• Immunotherapy. This helps the patient’s immune system to be more effective in fighting cancer cells.
  • Radiotherapy. Can be used alone or with other therapies to treat NSCLC and can also be used to control certain symptoms, for example pain or breathlessness. Includes stereotactic radiotherapy.
  • Radio frequency ablation and microwave ablation. These treatments employ heat to treat very early-stage lung cancers for people in whom surgery is not desired or possible. Also administered to relieve breathlessness if the tumour is blocking an airway.4
  • Small-cell lung cancer can be treated using:
  • Chemotherapy. Chemotherapy with radiotherapy is considered the main
  • treatment for limited disease small-cell lung cancer.
  • Radiotherapy. External beam radiotherapy uses high-energy rays to destroy cancer cells and stereotactic radiotherapy is a more precise way to administer radiotherapy. 
  • Surgery. This is rarely used for small-cell lung cancer.
  • Metastatic cases. Metastases are often treated with chemotherapy, immunotherapy or targeted therapies.4

Role of the pharmacist

The importance of the pharmacist, either as part of a multidisciplinary team or as a support for cancer patients in the community, has been increasingly recognised in recent years and has been reinforced by research.
One of the most important tasks is in helping to promote medication compliance. This can include: Explaining how the medication works; reinforcing how the medication is to be taken; reviewing potential side-effects; and recommending financial resources.

The pharmacist is also the best-qualified healthcare professional to help patients manage their cancer pain while avoiding interactions with other medications they may be taking. The National Cancer Control Programme (NCCP) has designed the ‘National Competency Framework for Pharmacists Working in Cancer Care’, which was developed in collaboration with the Irish Pharmacy Union, Irish Institute of Pharmacy, community pharmacists and hospital oncology pharmacists. The HSE stated:

Another study from 2016 examined the pharmacist’s role in lung cancer care within a multidisciplinary team

“It is hoped that this framework will inform the development and provision of training for pharmacists working in cancer care. In addition, it will improve the quality of care and improve outcomes for cancer patients by illustrating the behaviours, skills and knowledge pharmacists require for working in cancer care.”

The document providing details of the Competency framework is available at

Providing healthcare for older women can be complex because of polypharmacy considerations, as well as a progressive decline in their organ function. This has the potential to reduce the elimination of cancer drugs through renal excretion and liver metabolism, which increases the risk of side-effects and treatment-related toxicities, in addition to normal tissue tolerance.

As part of the multidisciplinary team, the clinical pharmacist provides specialist expertise on a given cancer treatment’s pharmacokinetic properties, including drug absorption, volume of distribution, liver metabolism and renal elimination to enable the best treatment pathway. As well as advice on drug-drug interactions, the pharmacist plays a vital role in imparting knowledge on drug–gene and drug–disease interactions, as well as conducting medications reconciliations that are vital to a patient’s wellbeing and survival.

Other important expertise pharmacists provide to cancer patients include the areas of pain management; constipation and diarrhoea; alleviating nausea and vomiting; treating or preventing anaemia; anticoagulation advice; and recommendations for treatment with anti-infectives. One significant complication in older patients is that elderly patients who are receiving chemotherapy for advanced or hormone receptor-negative breast cancer are at increased risk of developing myelosuppression secondary to their anti-cancer regimen. Clinical pharmacists can use laboratory monitoring to help identify patients who should be prescribed hematopoietic growth factors to decrease the myelotoxicity associated with chemotherapy.6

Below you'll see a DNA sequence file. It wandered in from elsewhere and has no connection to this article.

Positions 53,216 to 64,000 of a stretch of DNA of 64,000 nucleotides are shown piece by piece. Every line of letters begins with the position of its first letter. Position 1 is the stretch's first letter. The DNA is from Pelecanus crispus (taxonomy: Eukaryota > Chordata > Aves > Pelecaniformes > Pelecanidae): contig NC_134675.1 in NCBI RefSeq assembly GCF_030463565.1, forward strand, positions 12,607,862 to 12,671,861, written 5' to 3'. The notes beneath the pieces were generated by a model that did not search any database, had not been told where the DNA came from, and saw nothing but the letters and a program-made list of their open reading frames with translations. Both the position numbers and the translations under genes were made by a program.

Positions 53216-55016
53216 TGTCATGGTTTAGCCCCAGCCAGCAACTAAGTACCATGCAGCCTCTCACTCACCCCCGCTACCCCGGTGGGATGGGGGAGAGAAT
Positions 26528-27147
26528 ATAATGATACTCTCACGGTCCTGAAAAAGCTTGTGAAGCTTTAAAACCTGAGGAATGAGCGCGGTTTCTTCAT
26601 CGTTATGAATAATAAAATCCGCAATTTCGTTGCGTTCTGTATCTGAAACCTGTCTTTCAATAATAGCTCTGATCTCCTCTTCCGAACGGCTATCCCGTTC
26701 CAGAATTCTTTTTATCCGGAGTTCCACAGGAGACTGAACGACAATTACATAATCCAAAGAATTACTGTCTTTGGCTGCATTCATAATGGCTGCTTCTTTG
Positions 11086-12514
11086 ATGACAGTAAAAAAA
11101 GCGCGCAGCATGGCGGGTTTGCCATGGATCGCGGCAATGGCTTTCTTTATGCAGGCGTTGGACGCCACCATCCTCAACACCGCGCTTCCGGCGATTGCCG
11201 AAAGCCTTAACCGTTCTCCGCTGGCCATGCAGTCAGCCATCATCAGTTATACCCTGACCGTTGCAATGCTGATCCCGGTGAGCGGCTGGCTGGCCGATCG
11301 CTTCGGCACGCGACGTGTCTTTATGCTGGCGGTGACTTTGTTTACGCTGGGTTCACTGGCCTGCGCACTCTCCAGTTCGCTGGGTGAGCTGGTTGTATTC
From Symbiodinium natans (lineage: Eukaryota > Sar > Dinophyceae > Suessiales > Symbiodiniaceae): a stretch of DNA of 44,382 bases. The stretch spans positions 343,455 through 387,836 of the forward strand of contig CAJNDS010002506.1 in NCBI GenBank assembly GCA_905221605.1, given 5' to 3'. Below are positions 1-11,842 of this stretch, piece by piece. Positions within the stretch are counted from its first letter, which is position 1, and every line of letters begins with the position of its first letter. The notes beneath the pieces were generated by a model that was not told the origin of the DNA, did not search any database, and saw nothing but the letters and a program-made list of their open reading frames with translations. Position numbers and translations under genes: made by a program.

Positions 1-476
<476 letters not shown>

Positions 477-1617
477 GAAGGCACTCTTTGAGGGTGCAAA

A study published in 2020 looked at 60 breast cancer patients at the Clinical Oncology Department, Ain Shams University Hospitals, Egypt, from June 2017 to May 2018. The prospective study was designed to assess whether the pharmacist’s intervention could improve clinical outcomes for patients with breast cancer. The authors stated:

“The present study has shown that the clinical pharmacist interventions were associated with significant decrease of toxicity grades of patients, for example, anaemia where the percentage of patients of grade 2 decreased from 17% to 1.7%; moreover, 5% of patients had grade 4 nausea/vomiting, while after pharmacist intervention, it became 0%. Regarding patients’ QOL, results of the present study showed improvement of mean ± standard deviation of most of the QOL scales, such as systematic therapy side-effects decreased from 80.8 ± 19.53 to 42.8 ± 16.8, all with P < 0.001.”7

Another study from 2016 examined the pharmacist’s role in lung cancer care within a multidisciplinary team. The study involved 48 patients and a specialist pharmacist was added to the oncology care team for six months, with a total of 154 pharmacist interventions during that time. Similar positive data emerged from the study and the authors concluded: “Adding a specialist cancer pharmacist to the outpatient lung cancer team led to significant improvements in patient medication adherence. Both patients and GPs were highly satisfied with the service. Medication misadventure and clinic attendances were reduced.”8


  1. Breast Cancer Ireland: Facts and Figures., accessed Apr 2021.
  2. Irish Cancer Society: Lung Cancer., accessed Apr 2021.
  3. Mayo Clinic: Women’s Health.
  4. Irish Cancer Society.
  5. Cancer Research UK. Breast Cancer: Symptoms.
  6. PharmD Live: Clinical Pharmacists’ Role in Breast Cancer Treatment for Older Women., accessed Apr 2021.
  7. Farrag et al, Evaluation of the clinical effect of pharmacist intervention. European Journal of Oncology Pharmacy, January-March 2020 – Volume 3 – Issue 1 – p e23, doi: 10.1097/OP9.0000000000000023.
  8. Walter C et al, Impact of a specialist clinical cancer pharmacist at a multidisciplinary lung cancer clinic. Asia Pac J Clin Oncol,, 2016 Sep;12(3):e367-74. doi: 10.1111/ajco.12267.